Apple is reportedly cracking down on the use of the term “podcast.” Wired News reports that Apple has sent Podcast Ready a cease and desist letter, claiming that the terms “Podcast Ready” and “myPodder” infringe on Apple’s trademarks. Apple claims that the two terms could cause confusion among consumers. Meanwhile, ZDNet’s Russell Shaw reports that Apple is seeking a trademark for the term “iPodcast” and that the company “has been experiencing some significant difficulties getting final approval from the USPTO for the iPod trademark.” In the last year, Apple has gone after a number of companies for using the term “pod” in their name or in the name of their products.
Podcasts are gaining a foothold among U.S. web users, according Nielsen/NetRatings. The market research firm said today that 6.6 percent of the U.S. adult online population, or 9.2 million web users, have recently downloaded an audio podcast. Nielsen said 4.0 percent, or 5.6 million web users, have recently downloaded a video podcast. “These figures put the podcasting population on a par with those who publish blogs, 4.8 percent, and online daters, 3.9 percent,” the firm notes. “However, podcasting is not yet nearly as popular as viewing and paying bills online, 51.6 percent, or online job hunting, 24.6 percent.”
Apple has updated the iTunes Music Store’s podcast directory with a new set of podcast categories. In an email sent to podcasters, Apple said the revamp will affect the way a podcast is listed in the directory, and that podcast feeds should be updated to match the new category structure. “Today we launched a revised set of categories for podcasts listed in the iTunes Music Store,” Apple said. “We’re sending you this email to let you know how to change your podcast feed to accommodate these changes. The revised categories and subcategories are listed at the bottom of this message. Please take the time to change your podcast feed as soon as possible. Please note that we will support the use of the old category names for the next few months, so there is no immediate deadline for making these changes.”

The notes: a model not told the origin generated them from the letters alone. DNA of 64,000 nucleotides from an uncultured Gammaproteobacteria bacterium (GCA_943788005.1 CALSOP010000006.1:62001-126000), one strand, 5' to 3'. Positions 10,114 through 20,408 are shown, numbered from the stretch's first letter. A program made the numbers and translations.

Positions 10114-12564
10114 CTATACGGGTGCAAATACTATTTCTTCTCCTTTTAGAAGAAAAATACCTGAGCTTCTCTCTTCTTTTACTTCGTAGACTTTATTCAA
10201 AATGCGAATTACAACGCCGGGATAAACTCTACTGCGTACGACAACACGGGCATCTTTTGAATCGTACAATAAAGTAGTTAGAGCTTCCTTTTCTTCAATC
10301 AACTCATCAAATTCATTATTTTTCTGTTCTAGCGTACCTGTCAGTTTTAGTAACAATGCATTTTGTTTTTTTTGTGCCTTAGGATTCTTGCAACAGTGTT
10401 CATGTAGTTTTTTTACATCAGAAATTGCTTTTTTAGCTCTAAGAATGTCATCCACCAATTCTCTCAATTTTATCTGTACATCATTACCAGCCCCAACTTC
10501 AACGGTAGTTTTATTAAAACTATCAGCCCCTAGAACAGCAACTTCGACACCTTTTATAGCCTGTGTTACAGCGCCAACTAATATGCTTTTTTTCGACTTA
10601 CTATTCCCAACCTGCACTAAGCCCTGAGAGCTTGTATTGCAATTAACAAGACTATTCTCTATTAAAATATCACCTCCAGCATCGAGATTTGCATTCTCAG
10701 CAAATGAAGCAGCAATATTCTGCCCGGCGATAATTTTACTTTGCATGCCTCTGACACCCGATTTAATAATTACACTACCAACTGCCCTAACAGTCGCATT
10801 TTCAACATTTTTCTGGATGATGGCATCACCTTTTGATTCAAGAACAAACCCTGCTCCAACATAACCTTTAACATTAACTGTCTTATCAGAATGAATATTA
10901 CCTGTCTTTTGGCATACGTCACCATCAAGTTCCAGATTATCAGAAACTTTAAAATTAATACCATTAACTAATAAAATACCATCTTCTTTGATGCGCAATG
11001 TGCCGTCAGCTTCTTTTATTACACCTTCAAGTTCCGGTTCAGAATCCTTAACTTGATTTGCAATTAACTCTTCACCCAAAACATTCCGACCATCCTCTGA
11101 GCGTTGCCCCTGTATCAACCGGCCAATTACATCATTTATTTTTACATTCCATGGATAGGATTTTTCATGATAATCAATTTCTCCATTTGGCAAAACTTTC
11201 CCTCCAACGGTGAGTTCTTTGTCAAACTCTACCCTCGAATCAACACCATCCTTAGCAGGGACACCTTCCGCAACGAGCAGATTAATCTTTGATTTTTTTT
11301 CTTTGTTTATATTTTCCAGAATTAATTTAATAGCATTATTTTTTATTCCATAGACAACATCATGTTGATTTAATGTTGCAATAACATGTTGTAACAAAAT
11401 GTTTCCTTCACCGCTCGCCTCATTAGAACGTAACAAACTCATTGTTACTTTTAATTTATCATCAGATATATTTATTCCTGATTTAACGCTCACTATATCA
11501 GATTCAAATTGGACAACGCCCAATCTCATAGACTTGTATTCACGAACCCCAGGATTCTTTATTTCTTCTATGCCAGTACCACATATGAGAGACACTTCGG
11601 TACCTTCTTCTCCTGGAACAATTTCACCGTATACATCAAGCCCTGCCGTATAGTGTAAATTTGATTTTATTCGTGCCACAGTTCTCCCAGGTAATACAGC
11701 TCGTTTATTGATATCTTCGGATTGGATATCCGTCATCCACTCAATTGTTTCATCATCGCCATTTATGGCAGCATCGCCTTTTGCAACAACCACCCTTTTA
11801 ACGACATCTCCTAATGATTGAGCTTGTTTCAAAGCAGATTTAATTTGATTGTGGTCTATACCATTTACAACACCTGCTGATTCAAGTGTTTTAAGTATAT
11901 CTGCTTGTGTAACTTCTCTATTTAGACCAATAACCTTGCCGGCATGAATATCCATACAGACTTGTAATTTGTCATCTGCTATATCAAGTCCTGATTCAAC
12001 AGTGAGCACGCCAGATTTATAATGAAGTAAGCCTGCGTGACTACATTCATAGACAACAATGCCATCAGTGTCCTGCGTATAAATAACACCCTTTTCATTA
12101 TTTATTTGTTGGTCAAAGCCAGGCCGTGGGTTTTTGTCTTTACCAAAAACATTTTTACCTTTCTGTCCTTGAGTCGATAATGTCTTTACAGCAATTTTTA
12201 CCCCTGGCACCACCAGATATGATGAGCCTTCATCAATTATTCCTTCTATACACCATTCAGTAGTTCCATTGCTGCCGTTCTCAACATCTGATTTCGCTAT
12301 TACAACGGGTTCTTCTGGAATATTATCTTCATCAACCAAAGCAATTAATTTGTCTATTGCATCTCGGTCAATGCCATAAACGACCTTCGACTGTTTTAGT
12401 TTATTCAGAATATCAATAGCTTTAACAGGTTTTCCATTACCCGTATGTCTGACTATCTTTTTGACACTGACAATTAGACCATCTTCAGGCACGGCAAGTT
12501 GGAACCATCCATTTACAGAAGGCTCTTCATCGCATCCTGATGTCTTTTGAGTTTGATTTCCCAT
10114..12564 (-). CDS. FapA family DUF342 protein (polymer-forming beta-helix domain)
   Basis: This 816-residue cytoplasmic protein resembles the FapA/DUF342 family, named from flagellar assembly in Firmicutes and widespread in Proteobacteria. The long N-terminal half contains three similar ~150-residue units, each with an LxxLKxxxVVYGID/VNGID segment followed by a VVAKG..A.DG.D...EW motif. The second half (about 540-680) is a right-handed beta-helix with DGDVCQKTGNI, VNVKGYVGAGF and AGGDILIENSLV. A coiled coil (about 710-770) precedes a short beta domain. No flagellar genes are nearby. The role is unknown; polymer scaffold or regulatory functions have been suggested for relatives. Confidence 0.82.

Ricky Gervais, the English comedian behind the BBC’s and NBC’s “The Office,” is cashing in on his top-rated comedy podcast by signing a deal to sell future episodes through the iTunes Music Store and Audible.com. Seasons two and three of Gervais’s “The Ricky Gervais Show” will be sold for $1.95 per show or $6.95 for the entire season of at least four weekly episodes, plus a free sneak preview.
“The Ricky Gervais Show revolves around the comic dialogue of Gervais, his long-time creative partner Stephen Merchant and ‘hapless producer’ Karl Pilkington,” reads a description of the show. “First launched in December 2005, the show has quickly become a global phenomenon, having gained unprecedented popularity. The show averaged more than 260,000 weekly downloads in only its first month and was recently awarded the Guinness World Record for creating the world’s most-downloaded podcast, having reached 2.9 million cumulative downloads in just over two months”
iSkin today announced a new video podcast called “Touch,” which the company says “touches upon various topics in an informal behind the scenes guerilla film style, covering a range of topics including music, film and lifestyles from around the world.” The video podcast is available free from the iTunes Music Store.